Turku stabbing suspect may have been radicalized

Finland’s Prime Minister Juha Sipilae lights a memorial candle at the Turku Market Square. (AFP)
Updated 21 August 2017
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Turku stabbing suspect may have been radicalized

HELSINKI: Court documents on Monday identified the suspect in last week’s stabbing spree in a Finnish city as 18-year-old Abderrahman Mechkah, who the country’s intelligence agency said may have been radicalized.
The stabbing is being probed as the country’s first-ever terror attack.
Police have previously described the suspect as an asylum seeker from Morocco.
He targeted women in the attack at a market square in the southwestern port of Turku on Friday. Two people were killed dead and eight were injured.
The motive for the attack is unclear. But the Finnish intelligence agency SUPO said Turku police had received a tip early this year that Mechkah “appeared... to have been radicalized and showed interest in extremist ideologies.”
The tip, which had been forwarded to the SUPO, “contained no information about any threat of an attack.”
Mechkah, whom police shot in the thigh while arresting him minutes after the rampage, is to appear before the Turku court on Tuesday via video link from hospital, the National Bureau of Investigation (NBI) said.
His court appearance had initially been scheduled for Monday.
Police will ask the court to remand him in custody on suspicion of two murders and eight attempted murders “with terrorist intent.”
Investigators said on Sunday that they had interrogated the suspect for the first time, but disclosed no information about the outcome.
Police will also request the detention of four other Moroccan citizens who were arrested in an overnight raid on a Turku apartment building and refugee housing center just hours after the attack.
“They are suspected of participation in the murders and attempted murders committed with a terrorist intent. They deny any involvement in the offenses,” the NBI said.
Police said earlier that the suspect was an asylum seeker who arrived in Finland in early 2016.
The attack occurred just after 4:00 p.m. (1300 GMT) on Friday, with police shooting the knife-wielding suspect minutes later.
The two people who died were both Finnish women, born in 1951 and 1986. Six of the injured were also women, while two men were injured trying to fend off the attacker.
Among the injured were an Italian, a Swede and a Briton.
Finland raised its emergency readiness level after the attack, increasing security at airports and train stations and putting more officers on the streets.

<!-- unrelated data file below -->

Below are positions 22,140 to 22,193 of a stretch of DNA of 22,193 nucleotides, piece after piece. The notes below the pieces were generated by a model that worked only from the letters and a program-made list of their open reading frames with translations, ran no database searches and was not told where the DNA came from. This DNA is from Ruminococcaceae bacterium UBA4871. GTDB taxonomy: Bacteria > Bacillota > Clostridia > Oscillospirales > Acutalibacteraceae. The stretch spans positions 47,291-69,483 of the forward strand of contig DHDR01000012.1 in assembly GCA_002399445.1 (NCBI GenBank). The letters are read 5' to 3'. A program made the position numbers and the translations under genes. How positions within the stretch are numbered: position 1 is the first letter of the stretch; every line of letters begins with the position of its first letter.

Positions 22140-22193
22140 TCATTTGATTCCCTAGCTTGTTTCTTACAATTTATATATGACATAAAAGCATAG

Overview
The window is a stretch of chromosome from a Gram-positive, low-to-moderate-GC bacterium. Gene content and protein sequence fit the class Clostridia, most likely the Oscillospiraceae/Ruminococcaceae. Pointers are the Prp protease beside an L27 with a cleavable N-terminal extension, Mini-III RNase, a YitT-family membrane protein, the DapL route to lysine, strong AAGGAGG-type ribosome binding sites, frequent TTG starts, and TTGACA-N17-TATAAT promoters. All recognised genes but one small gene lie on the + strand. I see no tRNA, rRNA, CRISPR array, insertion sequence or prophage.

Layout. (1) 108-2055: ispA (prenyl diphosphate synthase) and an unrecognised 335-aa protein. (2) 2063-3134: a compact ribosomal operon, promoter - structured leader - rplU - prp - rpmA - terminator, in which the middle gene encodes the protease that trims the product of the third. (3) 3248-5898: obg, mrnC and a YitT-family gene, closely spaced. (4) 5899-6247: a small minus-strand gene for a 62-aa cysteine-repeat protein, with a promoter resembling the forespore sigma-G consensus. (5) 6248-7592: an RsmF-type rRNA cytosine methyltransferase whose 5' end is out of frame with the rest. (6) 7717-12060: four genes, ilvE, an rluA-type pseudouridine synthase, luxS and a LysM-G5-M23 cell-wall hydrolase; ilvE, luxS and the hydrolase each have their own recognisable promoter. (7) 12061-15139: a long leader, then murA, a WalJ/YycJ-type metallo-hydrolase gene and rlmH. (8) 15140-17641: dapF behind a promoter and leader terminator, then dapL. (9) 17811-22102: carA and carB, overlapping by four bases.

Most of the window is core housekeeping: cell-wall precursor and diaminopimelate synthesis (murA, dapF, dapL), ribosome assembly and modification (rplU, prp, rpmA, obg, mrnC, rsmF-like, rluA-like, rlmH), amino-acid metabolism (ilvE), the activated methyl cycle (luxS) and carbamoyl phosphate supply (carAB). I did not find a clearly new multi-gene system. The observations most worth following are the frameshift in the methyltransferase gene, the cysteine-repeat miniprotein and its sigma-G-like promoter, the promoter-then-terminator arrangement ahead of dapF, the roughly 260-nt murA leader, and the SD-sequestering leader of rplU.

The SUPO said authorities had received over a thousand tips in recent years similar to the one concerning Mechkah.
“Our aim is to investigate all tips, but in order to go through all of them we have to prioritize heavily. Those tips that contain information about a concrete threat must be prioritized,” it said.
In June, the SUPO raised Finland’s terror threat level by a notch, to “elevated” from “low,” the second on a four-tier scale.
It said at the time that it saw an increased risk of an attack committed by Daesh militants, noting that foreign fighters from Finland had “gained significant positions within Daesh in particular and have an extensive network of relations in the organization.”
The agency reiterated on Monday that it was closely watching around 350 individuals — an increase of 80 percent since 2012.
A minute of silence was held across Finland on Sunday in honor of the victims.
Another minute of silence was to be held in Helsinki on Monday, organized by Christian and Muslim associations.


At least 8 killed in blast near Kabul University

Updated 19 July 2019
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At least 8 killed in blast near Kabul University

  • No militant group has yet claimed responsibility for the attack
  • Explosion happened when a number of students were waiting near the campus gate to attend an exam

KABUL: At least eight people were killed and dozens more wounded Friday when a bomb detonated near a major university in Kabul while students were waiting to take an exam, officials said.

The blast comes amid an unending wave of violence across Afghanistan, where civilians are being killed every day in the country’s grueling conflict, now in its 18th year.

The Taliban denied any involvement in Friday’s blast, which took place near the southern entrance to Kabul University, an official with the interior ministry’s media office said.

Health ministry spokesman Wahidullah Mayar said the death toll had reached eight, with another 33 injured.

“Wounded patients have been receiving the required medical and surgical treatment,” he said on Twitter.

The heavily militarized Afghan capital remains one of the highest-profile targets for both the Taliban and the so-called Daesh group, with both regularly launching devastating attacks that often kill and maim civilians.

Bahar Mehr, the interior ministry official, said five people had been killed including a traffic police officer.

“The wounded were law students gathered for (an examination). We do not know how many students had gathered there,” he said.

The blast had been caused by a sticky bomb, he said, a common threat in Kabul where criminals and insurgents often slap explosives under vehicles.

Local media reports said police had been pursuing the vehicle when it detonated.

“The university and the examination ceremony were not the target of the attack, and we are investigating,” Firdaws Faramarz, Kabul police spokesman, told TV network TOLO.

Last week, Daesh claimed responsibility for a suicide attack at a wedding ceremony in Nangarhar province.

The hard-line Sunni extremists have a growing footprint in Afghanistan and the United States wants to leave a counter-terrorism force in the country to tackle them in the event of a peace deal with the Taliban.